I had excluded - let's call him Darren - several times, including for possession of a gun. He must have been 14 or 15 and he had very pleasant parents, not aggressive at all. They came to see me after the final, permanent exclusion. It must have been 20 years ago, but I remember it as if it was yesterday.
At the end of the discussion they left my office - mum first, then Darren and finally the dad. Just as the father reached the door, he turned to me and said: "I don't know what's the matter with Darren. He's always had everything he's ever wanted."
To me, that said it all. They were baffled rather than angry. They just could not understand how such an approach could fail.
When Darren turned 16 he pestered them for a motorbike, I heard. They said they would only give him one if he behaved. But his behaviour didn't improve, so they bought him one anyway saying now that he had it, his behaviour had to improve in future.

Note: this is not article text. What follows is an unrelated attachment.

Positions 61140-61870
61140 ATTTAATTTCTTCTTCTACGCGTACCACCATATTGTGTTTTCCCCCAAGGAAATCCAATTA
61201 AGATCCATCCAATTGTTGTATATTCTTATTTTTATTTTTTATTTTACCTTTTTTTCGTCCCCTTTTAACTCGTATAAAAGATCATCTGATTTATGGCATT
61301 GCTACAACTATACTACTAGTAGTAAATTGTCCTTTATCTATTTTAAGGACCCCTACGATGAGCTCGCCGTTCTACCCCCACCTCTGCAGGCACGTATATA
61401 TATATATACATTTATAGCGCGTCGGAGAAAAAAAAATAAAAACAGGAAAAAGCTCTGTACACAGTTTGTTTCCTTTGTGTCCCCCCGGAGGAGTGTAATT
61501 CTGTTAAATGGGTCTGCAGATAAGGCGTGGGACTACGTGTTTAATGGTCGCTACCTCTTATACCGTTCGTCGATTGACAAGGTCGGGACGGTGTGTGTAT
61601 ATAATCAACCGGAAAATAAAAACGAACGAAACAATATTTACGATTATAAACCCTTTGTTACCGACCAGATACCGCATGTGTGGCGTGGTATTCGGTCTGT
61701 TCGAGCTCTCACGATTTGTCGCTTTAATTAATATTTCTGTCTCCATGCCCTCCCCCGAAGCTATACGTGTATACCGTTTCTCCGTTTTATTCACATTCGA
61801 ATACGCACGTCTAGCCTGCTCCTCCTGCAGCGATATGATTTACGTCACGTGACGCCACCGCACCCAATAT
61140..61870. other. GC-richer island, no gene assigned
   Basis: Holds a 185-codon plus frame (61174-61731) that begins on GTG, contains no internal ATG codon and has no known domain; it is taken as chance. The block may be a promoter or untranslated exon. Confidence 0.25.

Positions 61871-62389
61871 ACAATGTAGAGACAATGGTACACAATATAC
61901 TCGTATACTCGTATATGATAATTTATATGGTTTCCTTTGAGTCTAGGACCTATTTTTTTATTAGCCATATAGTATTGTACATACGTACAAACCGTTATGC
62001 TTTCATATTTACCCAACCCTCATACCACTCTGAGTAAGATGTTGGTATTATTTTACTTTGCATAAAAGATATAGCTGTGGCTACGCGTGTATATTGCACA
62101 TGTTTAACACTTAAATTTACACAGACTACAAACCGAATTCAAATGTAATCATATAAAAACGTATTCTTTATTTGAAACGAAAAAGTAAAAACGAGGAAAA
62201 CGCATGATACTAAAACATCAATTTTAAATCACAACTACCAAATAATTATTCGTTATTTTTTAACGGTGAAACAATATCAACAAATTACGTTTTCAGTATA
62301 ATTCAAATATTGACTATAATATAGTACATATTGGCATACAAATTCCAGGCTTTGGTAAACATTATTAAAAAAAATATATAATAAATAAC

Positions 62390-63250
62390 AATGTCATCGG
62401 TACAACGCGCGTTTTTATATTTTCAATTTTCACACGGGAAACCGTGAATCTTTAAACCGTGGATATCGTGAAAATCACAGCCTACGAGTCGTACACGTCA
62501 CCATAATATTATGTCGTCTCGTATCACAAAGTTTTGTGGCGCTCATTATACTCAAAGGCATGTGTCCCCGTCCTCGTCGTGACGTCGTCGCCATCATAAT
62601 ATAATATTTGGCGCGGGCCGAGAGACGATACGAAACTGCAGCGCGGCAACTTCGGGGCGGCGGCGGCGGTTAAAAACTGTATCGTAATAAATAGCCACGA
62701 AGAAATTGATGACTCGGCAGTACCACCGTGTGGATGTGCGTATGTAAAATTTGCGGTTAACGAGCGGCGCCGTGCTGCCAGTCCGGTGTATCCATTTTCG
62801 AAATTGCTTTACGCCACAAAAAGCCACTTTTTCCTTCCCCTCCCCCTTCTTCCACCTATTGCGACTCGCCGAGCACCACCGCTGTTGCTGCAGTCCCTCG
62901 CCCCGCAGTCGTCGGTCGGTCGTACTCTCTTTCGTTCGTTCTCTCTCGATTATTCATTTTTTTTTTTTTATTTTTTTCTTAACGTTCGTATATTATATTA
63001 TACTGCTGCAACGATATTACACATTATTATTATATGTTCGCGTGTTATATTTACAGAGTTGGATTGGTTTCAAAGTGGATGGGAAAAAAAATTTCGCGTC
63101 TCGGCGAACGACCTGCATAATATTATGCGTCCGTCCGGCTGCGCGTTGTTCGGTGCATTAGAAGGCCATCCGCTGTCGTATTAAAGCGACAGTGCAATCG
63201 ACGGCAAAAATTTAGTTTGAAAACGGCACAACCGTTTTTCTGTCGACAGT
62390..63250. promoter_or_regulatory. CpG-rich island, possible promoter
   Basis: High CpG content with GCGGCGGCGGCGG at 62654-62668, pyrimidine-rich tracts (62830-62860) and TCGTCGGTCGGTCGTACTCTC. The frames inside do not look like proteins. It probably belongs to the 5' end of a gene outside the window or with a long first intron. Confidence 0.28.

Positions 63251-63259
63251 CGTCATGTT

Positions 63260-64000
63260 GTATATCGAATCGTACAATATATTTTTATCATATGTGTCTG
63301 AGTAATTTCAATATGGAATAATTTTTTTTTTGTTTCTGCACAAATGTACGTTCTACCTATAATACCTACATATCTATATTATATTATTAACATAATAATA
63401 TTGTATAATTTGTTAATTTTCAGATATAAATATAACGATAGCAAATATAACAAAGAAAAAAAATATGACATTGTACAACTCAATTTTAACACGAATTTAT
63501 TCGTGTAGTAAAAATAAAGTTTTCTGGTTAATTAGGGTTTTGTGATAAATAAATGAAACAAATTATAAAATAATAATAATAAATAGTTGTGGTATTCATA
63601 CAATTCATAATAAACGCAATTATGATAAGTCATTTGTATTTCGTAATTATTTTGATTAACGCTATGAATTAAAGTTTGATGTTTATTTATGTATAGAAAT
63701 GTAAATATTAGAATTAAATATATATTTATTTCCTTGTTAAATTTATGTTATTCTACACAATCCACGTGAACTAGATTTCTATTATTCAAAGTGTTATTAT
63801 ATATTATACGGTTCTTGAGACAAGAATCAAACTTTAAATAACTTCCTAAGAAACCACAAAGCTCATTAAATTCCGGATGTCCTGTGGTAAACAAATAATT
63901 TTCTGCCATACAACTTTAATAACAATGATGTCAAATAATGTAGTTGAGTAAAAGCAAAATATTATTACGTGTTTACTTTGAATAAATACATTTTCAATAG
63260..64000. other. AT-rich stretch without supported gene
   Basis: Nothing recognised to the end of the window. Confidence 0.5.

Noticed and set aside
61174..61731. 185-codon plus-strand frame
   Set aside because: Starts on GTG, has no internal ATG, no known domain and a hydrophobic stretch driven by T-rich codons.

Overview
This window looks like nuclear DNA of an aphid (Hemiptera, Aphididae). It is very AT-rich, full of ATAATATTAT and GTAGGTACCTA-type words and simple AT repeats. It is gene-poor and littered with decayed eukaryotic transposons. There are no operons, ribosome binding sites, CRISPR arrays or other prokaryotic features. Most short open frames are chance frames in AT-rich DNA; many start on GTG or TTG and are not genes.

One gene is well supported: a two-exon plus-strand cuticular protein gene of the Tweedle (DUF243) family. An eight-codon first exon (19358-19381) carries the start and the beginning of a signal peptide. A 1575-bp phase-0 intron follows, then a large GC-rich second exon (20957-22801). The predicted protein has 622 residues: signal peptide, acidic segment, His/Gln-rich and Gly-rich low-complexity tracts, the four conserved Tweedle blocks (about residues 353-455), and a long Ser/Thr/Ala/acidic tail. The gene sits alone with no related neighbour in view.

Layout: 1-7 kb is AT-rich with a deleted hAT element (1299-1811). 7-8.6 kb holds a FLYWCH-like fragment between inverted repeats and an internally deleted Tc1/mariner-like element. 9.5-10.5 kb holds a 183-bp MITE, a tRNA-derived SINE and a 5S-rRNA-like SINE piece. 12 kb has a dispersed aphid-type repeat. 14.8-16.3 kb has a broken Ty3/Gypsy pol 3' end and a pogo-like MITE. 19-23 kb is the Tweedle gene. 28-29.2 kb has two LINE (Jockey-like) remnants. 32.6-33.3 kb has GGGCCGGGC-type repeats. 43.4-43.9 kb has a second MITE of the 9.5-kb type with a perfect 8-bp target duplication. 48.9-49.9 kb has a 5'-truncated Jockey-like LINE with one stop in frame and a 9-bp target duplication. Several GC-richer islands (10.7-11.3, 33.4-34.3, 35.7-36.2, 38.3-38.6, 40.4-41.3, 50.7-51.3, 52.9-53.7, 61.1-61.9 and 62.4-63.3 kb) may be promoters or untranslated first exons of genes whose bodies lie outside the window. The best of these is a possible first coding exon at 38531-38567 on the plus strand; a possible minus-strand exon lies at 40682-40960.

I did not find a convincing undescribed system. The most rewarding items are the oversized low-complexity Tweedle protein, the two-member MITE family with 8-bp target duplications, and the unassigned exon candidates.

It didn't, of course. I think he ended up in prison. It was a classic case of terrible parenting. Materially he had everything, but he never had any boundaries.
I would regularly cite this story as a cautionary tale for the parents of our incoming Year 7s. I told them that if they brought up their youngsters as free-range children the school would inevitably fall out with them. There would be too much tension between how things were done at school and how they were done at home.
It hammered the message home. At least I can thank Darren's parents for that.
- John Dunford is a former general secretary of the Association of School and College Leaders. He was headteacher of Durham Johnston Comprehensive School. Send your worst parent stories to email@example.com and you could earn #163;50 in MS vouchers.